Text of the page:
Tsunami Junction, Sri Lanka – Sri Lanka
Tsunami Junction, Sri Lanka
On December 26, 2004, I was in Khajuraho, smack in the middle of India. Fortunately for me, my only contact with one of the deadliest natural disasters in history was through the TV. For weeks, confusion and tsunami-hysteria gripped South Asia, making it a strange time to be traveling in this part of the world. Every time I made a move, some well-meaning person would inform me that my destination had fallen into the ocean. I continued roaming down the west coast of India, half-expecting to stumble straight into the destruction and mayhem depicted on CNN. But the damage to Kerala was minor, and the tsunami for me remained surreal.
|The former district hospital of Kinniya, Sri Lanka|
On the east coast of the island, a 300-mile stretch of coastline was “fully affected”, in post-disaster parlance. Or in laymen’s terms: wiped out, washed away. Dozens of global relief organizations have set up camp in the formerly sleepy towns of Trincomalee and Batticaloa. I rode out to Trinco and tagged along with Jeff on his latest assignment to visit project sites and write up the success stories.
“Tsunami Junction – 50 meters”
Someone had tacked this homemade sign to a partially uprooted tree near Kinniya, a once-thriving fishing village that now resembles a ghost town. In the former hospital, which faces the beach, 499 of the 500 registered patients died in the tsunami. Water stains reach nine feet high on the remaining interior walls. Broken glass, contaminated syringes, and spilled medicines still litter the ground. It’s easy to understand why no one comes near the place now. It looks like the empty set of a war movie, only it’s real. Driving along the coast, we passed house after missing house, razed to the foundations by a wall of water. Some of the rubble has been spray painted with survivors’ names, number of remaining family members, and current locations – usually a refugee camp – so that relief, when it arrives, will know where to find them.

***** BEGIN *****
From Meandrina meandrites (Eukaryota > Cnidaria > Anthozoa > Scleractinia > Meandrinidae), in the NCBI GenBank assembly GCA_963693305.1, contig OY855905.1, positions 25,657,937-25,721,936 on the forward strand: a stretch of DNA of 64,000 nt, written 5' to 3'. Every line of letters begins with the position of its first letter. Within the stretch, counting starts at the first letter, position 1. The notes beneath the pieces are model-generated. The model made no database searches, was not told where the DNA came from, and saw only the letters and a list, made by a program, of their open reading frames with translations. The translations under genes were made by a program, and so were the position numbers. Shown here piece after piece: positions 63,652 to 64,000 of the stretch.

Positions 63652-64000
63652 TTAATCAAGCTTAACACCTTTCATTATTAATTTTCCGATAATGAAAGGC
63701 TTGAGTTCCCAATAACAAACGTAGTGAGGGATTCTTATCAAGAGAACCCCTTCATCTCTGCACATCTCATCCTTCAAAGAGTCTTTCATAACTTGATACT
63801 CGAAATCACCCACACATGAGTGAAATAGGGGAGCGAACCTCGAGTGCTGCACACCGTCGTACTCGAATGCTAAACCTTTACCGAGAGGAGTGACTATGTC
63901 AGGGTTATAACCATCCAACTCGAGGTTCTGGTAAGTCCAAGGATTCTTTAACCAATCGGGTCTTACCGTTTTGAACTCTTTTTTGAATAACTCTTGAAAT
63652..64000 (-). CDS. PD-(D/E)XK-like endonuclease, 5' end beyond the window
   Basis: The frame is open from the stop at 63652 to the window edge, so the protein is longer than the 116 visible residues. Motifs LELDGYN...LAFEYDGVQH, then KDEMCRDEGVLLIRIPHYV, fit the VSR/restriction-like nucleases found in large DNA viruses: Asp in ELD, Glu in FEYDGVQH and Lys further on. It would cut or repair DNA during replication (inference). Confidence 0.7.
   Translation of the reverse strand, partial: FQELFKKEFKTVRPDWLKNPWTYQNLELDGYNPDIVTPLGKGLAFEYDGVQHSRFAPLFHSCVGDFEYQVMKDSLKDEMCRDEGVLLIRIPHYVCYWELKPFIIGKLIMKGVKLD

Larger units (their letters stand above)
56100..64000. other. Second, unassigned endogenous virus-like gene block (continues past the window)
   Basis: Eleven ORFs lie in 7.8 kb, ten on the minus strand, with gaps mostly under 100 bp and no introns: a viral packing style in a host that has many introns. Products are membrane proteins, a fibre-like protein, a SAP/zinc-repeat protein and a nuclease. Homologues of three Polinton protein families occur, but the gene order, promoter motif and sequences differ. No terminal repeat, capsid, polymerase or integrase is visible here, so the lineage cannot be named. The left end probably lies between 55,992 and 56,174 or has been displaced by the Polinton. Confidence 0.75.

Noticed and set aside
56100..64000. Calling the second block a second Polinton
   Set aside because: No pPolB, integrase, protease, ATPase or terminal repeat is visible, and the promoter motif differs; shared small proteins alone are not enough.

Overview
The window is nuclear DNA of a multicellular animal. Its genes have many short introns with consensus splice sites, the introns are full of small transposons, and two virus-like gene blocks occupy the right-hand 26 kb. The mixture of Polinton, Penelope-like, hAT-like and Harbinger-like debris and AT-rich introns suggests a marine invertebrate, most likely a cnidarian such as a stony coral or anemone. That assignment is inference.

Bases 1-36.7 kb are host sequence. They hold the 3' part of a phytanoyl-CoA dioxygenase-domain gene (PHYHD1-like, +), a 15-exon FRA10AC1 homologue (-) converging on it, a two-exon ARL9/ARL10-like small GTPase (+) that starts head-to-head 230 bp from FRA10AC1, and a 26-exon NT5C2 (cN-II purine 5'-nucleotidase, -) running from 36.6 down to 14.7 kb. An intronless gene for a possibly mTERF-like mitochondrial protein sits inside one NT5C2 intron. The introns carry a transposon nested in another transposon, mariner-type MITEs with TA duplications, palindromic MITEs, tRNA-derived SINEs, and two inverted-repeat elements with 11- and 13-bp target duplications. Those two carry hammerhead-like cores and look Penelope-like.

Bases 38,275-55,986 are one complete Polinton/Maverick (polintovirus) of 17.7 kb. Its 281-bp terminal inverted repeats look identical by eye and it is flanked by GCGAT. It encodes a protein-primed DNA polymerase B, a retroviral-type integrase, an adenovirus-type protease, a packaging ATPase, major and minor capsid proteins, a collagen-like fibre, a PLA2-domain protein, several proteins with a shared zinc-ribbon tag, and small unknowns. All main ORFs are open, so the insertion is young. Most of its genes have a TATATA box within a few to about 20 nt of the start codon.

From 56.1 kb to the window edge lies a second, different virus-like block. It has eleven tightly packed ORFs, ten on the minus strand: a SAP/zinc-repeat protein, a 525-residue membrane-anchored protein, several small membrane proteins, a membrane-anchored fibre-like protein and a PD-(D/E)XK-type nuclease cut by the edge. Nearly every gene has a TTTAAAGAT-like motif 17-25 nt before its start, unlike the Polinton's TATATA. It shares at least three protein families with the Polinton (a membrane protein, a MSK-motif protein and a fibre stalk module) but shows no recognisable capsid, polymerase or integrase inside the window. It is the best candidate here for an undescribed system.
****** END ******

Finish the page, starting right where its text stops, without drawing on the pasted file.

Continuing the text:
Relief is coming, although perhaps more slowly than we might hope. Millions of dollars have poured into this country since the tsunami, yet most of the refugees are still living in camps, many in primitive conditions. Amid rumors of infighting, political power plays and graft, international aid seems to be taking a long, long time to filter down to those who need it most.
“You have to remember,” said one British relief worker, a veteran of almost every war zone and major international crisis of the past ten years, “None of us have ever dealt with anything like this before. It’s the kind of scene that makes you realize we need a bigger word for ‘disaster’.” After hearing about the complicated politics that are delaying rebuilding plans on the macro scale, our visits to the small, local projects were heartening. Community NGOs (non-government organizations) were busy cleaning wells, providing play camps for refugee children, putting fishmongers back in business, and rebuilding lives one by one. As we drove from project to project, the only word I recognized from non-English conversations was “tsunami…tsunami”, spoken over and over again like an eerie chant. It has become the international ‘bigger word’ for disaster. Aside from the Mercy Corps work, Jeff was also following up on a few outside projects. One of those led us to St. Joseph’s Girl’s Home in Trincomalee.